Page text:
ADC Memorial presented alternative reports on Armenia and Moldova to the UN Committee on the Elimination of Racial Discrimination

Ahead of the 92th session of the UN Committee on the Elimination of Racial Discrimination in April 2017, where Armenia’s and Moldova’s official reports will be considered, ADC “Memorial” in partnership with the Civil Society Institute (Armenia) and PromoLEX (Moldova) has submitted to the Committee its reports (Armenia’s report Moldova’s report) that point out the existing discrimination of ethnic minorities in these countries.

As a participant in the Eastern Partnership preparing for association with European Union Armenia has obligations to adopt and improve its legislation and practices on combatting discrimination, corruption, and equality. However, Armenia still lacks and adequate legal framework to fight racial discrimination. In the Armenian law, there is no clear definition of racism and direct or indirect racial discrimination, and no clear anti-discrimination law.

The lack of an adequate legal framework along with the predominance of strong cultural and social stereotypes as well as the existence of a national preference leads to the perpetuation of racial discrimination in the country towards ethnic minorities. Unpunished racist declarations against ethnic minorities are not rare in media and on the internet. Yezidi, Bosha or Molokan people are often discriminated and considered as second rank citizens, although they have been living on the Armenian territories for centuries. Ethnic discrimination also concerns people arriving on the Armenian territory. There exists what can be called ethnic profiling when it comes to the grant of the refugee status, as people from non-Armenian origins are rarely granted the refugee status. People of non-Armenian origins living on the Armenian territory also suffer discrimination in the public space, in education. Although the Armenian constitution guarantees the secularity of the educational institutions, pupils of schools have a mandatory course called “The History of the Armenian Church” that is not secular.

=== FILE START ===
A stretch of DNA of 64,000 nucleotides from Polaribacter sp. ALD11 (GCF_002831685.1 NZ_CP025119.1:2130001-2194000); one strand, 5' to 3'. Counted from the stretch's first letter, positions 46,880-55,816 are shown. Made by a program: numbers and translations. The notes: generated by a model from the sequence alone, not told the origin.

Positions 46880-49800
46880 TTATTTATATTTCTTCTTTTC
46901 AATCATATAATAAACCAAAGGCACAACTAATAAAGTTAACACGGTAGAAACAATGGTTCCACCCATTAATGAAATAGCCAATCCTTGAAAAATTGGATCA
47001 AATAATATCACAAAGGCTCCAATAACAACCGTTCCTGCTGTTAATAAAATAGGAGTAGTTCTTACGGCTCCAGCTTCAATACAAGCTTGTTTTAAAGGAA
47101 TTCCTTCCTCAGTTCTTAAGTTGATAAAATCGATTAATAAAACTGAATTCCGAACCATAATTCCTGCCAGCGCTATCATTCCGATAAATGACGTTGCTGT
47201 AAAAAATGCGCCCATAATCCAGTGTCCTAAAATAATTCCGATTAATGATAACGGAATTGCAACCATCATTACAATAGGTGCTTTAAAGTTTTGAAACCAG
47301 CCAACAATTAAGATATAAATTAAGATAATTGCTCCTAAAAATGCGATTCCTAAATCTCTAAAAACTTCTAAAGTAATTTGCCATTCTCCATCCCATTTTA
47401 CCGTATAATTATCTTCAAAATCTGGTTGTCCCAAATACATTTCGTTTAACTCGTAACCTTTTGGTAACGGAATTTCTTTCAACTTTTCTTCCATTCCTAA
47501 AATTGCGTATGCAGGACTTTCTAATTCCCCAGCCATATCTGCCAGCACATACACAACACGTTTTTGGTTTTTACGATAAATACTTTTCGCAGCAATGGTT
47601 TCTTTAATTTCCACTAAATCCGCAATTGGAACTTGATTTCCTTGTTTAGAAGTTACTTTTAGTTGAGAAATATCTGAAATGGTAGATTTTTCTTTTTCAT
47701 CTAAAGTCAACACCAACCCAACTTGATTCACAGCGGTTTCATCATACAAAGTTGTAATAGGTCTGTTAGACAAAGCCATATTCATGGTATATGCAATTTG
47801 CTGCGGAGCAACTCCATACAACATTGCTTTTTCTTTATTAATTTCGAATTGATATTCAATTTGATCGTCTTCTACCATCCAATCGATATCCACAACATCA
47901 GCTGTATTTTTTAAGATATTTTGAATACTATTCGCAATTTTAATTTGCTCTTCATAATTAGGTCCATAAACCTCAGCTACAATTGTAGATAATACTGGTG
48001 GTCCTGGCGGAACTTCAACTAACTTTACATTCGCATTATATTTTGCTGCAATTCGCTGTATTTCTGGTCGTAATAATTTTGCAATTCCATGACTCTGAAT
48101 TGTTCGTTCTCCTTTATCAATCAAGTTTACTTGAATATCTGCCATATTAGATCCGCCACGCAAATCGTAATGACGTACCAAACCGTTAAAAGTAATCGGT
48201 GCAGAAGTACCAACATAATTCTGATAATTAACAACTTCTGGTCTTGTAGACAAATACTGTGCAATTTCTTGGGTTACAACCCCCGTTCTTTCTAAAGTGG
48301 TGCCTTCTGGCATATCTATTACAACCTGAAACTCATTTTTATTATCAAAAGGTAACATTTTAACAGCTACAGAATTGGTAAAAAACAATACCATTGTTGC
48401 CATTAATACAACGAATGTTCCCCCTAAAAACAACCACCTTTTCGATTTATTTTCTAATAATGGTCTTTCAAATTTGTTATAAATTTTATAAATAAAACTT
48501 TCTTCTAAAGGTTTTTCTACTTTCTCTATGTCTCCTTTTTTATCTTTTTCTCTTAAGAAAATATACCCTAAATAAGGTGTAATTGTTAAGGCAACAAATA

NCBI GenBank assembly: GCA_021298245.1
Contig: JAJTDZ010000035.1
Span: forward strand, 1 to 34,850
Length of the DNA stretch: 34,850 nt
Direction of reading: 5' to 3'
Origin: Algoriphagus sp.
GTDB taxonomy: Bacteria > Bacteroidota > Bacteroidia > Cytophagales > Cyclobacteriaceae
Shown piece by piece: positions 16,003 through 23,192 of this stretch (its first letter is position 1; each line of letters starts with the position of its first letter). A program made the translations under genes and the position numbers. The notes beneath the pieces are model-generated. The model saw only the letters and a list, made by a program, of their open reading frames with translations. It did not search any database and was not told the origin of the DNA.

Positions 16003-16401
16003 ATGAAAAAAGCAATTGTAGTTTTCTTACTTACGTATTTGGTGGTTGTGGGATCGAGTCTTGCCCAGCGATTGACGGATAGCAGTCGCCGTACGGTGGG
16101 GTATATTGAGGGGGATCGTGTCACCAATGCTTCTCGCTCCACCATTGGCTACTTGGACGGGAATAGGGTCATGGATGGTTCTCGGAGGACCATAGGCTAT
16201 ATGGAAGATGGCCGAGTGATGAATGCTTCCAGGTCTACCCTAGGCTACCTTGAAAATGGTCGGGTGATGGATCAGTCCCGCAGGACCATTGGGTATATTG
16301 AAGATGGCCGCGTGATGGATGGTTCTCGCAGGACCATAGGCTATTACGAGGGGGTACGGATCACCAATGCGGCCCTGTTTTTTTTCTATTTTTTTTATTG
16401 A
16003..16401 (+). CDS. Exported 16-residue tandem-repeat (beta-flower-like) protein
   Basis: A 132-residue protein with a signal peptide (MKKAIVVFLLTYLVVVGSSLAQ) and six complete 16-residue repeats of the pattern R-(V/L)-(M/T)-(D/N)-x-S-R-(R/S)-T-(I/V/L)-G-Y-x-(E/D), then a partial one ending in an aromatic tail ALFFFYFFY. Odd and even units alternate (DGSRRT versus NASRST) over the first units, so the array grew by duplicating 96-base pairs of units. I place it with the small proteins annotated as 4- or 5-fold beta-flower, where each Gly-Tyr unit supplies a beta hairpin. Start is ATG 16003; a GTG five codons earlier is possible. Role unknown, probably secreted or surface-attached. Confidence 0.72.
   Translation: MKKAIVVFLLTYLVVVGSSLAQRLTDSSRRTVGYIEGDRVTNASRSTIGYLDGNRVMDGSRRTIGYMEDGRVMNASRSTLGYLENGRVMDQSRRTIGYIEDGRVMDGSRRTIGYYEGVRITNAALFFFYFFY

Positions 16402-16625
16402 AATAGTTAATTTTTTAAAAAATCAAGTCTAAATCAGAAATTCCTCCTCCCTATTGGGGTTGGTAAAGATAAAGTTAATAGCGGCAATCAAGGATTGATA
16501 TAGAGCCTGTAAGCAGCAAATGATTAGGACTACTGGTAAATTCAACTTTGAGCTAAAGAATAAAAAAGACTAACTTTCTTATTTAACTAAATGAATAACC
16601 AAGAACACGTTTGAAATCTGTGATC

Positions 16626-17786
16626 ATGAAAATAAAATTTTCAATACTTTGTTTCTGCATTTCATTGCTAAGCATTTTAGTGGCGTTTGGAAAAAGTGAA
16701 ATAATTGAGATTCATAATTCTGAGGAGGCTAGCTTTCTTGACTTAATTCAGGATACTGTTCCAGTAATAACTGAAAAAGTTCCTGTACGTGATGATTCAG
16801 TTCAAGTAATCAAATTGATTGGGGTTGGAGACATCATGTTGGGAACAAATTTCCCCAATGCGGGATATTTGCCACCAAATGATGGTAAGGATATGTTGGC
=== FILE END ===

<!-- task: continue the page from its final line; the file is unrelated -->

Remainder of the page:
After the 2011 review of Republic of Moldova on the implementation of the Convention on the Elimination of Racial Discrimination, the UN CERD urged the Government to improve its situation related to prejudice and intolerance towards ethnic minorities, hate speech and hate crimes. To fulfil obligation under the CERD and other international and regional standards, Moldova undertook legal and institutional measures.

However, despite these significant progresses in creating an adequate legal framework, ethnic minorities are still very often discriminated, victim of hate speech and violence and the existing legal framework is rarely efficiently implemented. People who use hate speech and discriminating speech consider that their opinion is covered by the law on freedom of expression. The impunity on hate speech was obvious during the 2016 presidential campaign when one of main candidates publically used homophobic and gender hate speech in order to denigrate a woman candidate. Such hate speeches can quite often be seen in the media mostly towards ethnic minorities. In the end of year 2016, hate speech tremendously increased because of false rumors concerning Syrian refugees coming to Moldova. Moldova counts a concerning number of hate crimes related to ethnic discrimination that are most of the time not properly investigated. Discrimination is quite often based on racial stereotypes; this especially concerns Roma people whose rights are violated; discrimination in the field of education goes along with high poverty, social isolation, and unequal access to jobs.

Both reports call for the improvement of the existing legal framework concerning racial discrimination and for a better implementation of the already existing laws, in order to improve the situation of ethnic and religious minorities and refugees, to promote tolerance and non-discrimination.

Эта запись так же доступна на: Russian